Take or Pay

What Is Take or Pay?

Take or pay is a provision, written into a contract, whereby one party has the obligation of either taking delivery of goods or paying a specified amount. Take or pay provisions benefit both the buyer and the seller by sharing risk, and can benefit society by facilitating trade and reducing transactions costs.

Key Takeaways

  • Take or pay is a type of provision in a purchase contract that guarantees the seller a minimum portion of the agreed on payment if the buyer does not follow through with actually buying the full agreed amount of goods.
  • Take or pay provisions can commonly be found in the energy sector, where overhead costs are high.
  • Take of pay provisions benefit buyers, sellers, and the economy as a whole by sharing the risk of overhead investment and facilitating commerce that might otherwise not occur. 

Understanding Take or Pay

Take or pay provisions are generally included between companies with their suppliers, which require that the purchasing firm take a stipulated supply of goods from the supplier by a certain date, at the risk of paying a fine to the supplier if they don't. This sort of agreement benefits the supplier by reducing the risk of losing money on any capital spent to produce whichever product they are trying to sell. It benefits the buyer by allowing them to ask for a lower negotiated price since they are taking on some of the supplier’s risk. It can be an overall net gain to the economy because, by better sharing of the risk between buyers and suppliers, it facilitates transactions that might otherwise not occur, along with their accompanying gains from trade

Take or pay provisions are very common in the energy sector, because of the substantial overhead costs for suppliers to provide energy units like natural gas or crude oil and the volatility of energy commodities prices. The overhead costs of providing crude oil as compared to a haircut, for example, are very high. Take or pay contracts provide energy suppliers an incentive to invest capital up front because they have a measure of assurance that they'll be able to sell their products. In the absence of take or pay provisions, suppliers bear all the risk that the buyer’s ongoing need for the energy might dry up or that a price swing might induce the buyer to break the contract. Suppliers could also be subject to a hold-up by the buyers if they have made overhead investments that will lose value if the buyer does not buy the output as agreed, without the minimum guaranteed revenue of a take or buy agreement. Hold-ups are a type of transaction cost, identified by economist Oliver Williamson, that occurs with these kind of relationship-specific assets.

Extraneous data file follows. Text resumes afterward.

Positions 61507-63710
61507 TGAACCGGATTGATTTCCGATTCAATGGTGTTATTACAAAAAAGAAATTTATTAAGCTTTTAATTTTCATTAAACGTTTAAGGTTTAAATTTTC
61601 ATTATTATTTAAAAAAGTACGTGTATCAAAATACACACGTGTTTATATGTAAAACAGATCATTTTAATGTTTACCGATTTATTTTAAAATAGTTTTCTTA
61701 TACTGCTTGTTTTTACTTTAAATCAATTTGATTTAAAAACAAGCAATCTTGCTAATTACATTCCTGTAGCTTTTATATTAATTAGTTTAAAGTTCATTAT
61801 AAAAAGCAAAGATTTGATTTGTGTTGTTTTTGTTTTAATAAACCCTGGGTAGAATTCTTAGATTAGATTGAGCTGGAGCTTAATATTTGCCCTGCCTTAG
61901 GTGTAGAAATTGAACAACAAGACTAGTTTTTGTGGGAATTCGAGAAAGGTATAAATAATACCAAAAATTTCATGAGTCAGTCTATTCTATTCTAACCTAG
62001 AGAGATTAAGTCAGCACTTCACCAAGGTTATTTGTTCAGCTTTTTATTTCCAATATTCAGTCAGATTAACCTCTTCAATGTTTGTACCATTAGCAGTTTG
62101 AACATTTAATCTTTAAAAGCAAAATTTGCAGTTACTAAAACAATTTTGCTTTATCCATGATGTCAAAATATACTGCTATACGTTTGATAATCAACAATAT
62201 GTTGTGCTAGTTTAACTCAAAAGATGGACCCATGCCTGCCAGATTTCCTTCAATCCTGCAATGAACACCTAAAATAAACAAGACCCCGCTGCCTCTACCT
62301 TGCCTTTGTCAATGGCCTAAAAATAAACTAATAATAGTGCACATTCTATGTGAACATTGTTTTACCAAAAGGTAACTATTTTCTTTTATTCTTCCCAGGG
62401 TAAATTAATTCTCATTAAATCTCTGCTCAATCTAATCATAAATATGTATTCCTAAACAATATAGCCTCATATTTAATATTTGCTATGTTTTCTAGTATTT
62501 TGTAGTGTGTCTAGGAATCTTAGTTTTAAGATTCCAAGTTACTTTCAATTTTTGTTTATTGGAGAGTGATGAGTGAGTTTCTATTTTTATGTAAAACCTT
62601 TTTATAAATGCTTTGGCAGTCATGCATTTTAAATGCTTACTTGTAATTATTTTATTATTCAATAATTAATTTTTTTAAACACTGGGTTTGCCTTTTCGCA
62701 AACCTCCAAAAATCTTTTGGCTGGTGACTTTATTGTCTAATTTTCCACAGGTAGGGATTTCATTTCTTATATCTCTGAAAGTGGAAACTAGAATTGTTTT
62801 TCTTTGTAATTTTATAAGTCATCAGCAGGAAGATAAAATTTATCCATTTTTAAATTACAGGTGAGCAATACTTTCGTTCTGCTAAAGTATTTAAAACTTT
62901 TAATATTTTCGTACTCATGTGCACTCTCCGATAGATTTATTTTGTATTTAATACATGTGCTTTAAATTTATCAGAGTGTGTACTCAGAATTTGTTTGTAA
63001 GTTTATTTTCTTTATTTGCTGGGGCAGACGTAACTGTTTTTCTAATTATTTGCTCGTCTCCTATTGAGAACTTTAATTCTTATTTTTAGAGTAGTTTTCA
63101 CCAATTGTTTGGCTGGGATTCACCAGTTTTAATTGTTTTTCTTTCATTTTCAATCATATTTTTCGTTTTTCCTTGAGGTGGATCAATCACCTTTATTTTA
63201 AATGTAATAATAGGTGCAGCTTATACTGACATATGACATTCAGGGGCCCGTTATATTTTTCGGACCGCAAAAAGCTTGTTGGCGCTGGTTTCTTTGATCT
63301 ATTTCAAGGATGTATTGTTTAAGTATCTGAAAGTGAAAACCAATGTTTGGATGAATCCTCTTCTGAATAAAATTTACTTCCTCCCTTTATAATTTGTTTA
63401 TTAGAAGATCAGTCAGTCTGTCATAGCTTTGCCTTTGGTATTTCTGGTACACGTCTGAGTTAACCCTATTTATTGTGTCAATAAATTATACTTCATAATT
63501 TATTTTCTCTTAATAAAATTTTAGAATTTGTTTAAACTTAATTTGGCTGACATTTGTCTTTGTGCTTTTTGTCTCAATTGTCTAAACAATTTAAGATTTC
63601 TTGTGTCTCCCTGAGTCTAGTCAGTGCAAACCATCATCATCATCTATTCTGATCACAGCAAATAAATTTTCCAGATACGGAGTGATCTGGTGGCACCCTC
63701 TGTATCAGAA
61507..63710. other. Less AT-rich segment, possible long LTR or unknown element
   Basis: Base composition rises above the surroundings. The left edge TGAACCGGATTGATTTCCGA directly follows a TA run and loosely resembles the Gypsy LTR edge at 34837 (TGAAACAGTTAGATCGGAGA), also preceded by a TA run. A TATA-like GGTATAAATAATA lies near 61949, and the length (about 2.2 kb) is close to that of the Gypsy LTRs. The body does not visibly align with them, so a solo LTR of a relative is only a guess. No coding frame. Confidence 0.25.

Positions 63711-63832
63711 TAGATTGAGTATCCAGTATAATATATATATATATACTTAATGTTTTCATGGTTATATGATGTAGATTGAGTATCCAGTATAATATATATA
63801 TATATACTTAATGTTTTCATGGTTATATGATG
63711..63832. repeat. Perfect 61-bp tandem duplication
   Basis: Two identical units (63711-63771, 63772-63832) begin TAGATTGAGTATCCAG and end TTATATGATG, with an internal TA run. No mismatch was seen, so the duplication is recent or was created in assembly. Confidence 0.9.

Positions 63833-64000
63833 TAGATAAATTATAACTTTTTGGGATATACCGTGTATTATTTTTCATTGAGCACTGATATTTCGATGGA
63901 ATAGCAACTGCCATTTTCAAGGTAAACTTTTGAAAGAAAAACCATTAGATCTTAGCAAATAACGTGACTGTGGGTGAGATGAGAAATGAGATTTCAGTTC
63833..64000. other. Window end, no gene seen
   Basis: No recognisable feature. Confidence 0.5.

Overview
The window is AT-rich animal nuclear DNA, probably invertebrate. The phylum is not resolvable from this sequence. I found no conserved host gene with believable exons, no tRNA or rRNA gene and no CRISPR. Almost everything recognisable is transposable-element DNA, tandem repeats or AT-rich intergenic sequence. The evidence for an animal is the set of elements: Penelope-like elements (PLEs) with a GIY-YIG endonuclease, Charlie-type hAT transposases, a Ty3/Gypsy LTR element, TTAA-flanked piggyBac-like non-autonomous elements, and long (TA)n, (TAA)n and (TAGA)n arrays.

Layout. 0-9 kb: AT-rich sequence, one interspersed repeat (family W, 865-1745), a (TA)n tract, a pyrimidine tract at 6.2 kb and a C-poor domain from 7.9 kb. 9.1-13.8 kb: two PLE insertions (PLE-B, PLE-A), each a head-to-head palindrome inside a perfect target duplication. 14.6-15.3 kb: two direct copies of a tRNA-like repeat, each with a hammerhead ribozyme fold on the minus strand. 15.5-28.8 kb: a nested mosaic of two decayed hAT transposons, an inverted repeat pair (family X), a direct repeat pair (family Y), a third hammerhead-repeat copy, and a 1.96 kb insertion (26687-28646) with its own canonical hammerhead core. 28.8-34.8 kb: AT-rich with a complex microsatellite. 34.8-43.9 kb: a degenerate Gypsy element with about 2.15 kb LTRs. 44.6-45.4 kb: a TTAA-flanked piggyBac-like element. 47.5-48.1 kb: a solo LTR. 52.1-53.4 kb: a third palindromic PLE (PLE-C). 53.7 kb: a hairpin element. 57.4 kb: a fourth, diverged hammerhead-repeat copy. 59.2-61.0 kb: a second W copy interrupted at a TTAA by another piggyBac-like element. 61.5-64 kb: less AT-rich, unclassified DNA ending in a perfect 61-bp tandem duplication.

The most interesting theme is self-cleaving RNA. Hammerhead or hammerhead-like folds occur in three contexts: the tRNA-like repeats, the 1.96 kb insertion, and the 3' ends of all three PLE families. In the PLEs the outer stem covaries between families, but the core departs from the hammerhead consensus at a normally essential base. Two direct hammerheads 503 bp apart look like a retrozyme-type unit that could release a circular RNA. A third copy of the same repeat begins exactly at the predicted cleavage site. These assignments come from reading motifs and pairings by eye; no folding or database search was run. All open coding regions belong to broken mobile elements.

For example, Firm A can contract to purchase 200 million cubic feet of natural gas from the supplier, Firm B, over 10 years at an agreed rate of 20 million per year. Firm A may find, however, that in a given year they will only need 18 million. If they do not purchase the planned 20 million, they will be subjected to a fee, which is agreed to in the original contract. Typically these fees are smaller than the purchase price; having forgone 2 million cubic feet in purchased natural gas, Firm A may be subject to a fee of 50% of the contract price of 2 million cubic feet. 

Alternatively, is world gas prices fall during the course of the contract, Firm A might want to decline to take delivery of the gas and instead purchase gas from another supplier, Firm C, at the new, lower price and instead pay the agreed penalty to Firm B. It is in Firm A’s interest to do this if the total cost of the gas from Firm C plus the penalty is less than the originally negotiate price to take Firm B’s gas.

In this situation, both parties benefit from the take or pay provision. Firm A gets only the amount of gas they need from Firm C, at a lower total cost than they would have paid; Firm B receives the penalty price from from Firm A, rather than gaining nothing if Firm A were to simply switch suppliers in the absence of the take or pay provision.